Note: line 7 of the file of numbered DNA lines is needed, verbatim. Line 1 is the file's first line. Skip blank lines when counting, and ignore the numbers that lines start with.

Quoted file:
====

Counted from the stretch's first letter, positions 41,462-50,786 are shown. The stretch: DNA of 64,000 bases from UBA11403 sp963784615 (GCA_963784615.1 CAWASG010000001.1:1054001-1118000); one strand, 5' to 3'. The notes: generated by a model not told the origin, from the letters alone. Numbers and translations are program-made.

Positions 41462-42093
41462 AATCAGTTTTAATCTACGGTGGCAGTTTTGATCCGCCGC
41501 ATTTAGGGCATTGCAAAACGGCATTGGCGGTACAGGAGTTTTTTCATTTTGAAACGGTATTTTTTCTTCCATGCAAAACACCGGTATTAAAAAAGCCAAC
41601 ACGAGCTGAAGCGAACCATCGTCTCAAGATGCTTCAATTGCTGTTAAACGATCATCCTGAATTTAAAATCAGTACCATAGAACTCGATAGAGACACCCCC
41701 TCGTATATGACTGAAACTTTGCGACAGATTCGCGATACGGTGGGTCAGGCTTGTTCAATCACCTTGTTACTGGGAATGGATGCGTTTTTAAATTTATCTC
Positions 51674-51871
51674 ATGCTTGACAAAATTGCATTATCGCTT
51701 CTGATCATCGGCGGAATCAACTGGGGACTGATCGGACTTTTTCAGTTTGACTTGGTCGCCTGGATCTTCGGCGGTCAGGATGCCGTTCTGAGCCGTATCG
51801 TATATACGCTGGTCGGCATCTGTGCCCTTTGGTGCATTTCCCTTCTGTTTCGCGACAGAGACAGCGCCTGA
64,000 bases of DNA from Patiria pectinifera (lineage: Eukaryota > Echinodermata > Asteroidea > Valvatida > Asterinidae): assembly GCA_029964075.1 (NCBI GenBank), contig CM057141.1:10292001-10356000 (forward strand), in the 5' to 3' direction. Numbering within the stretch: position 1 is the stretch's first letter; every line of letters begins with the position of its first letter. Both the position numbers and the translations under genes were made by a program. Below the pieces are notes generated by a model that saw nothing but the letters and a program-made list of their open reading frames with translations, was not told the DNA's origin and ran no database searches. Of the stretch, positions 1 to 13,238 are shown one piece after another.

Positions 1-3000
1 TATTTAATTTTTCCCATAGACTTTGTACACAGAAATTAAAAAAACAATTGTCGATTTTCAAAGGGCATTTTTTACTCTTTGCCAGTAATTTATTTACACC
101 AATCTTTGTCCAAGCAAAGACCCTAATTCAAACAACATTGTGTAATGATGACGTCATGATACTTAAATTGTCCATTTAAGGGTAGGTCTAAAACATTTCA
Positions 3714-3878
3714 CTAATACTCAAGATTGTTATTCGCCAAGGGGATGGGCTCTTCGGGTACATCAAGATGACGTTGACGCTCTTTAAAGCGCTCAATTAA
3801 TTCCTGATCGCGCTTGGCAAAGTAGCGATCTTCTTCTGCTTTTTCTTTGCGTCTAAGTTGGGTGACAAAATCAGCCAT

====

Positions 51674-51871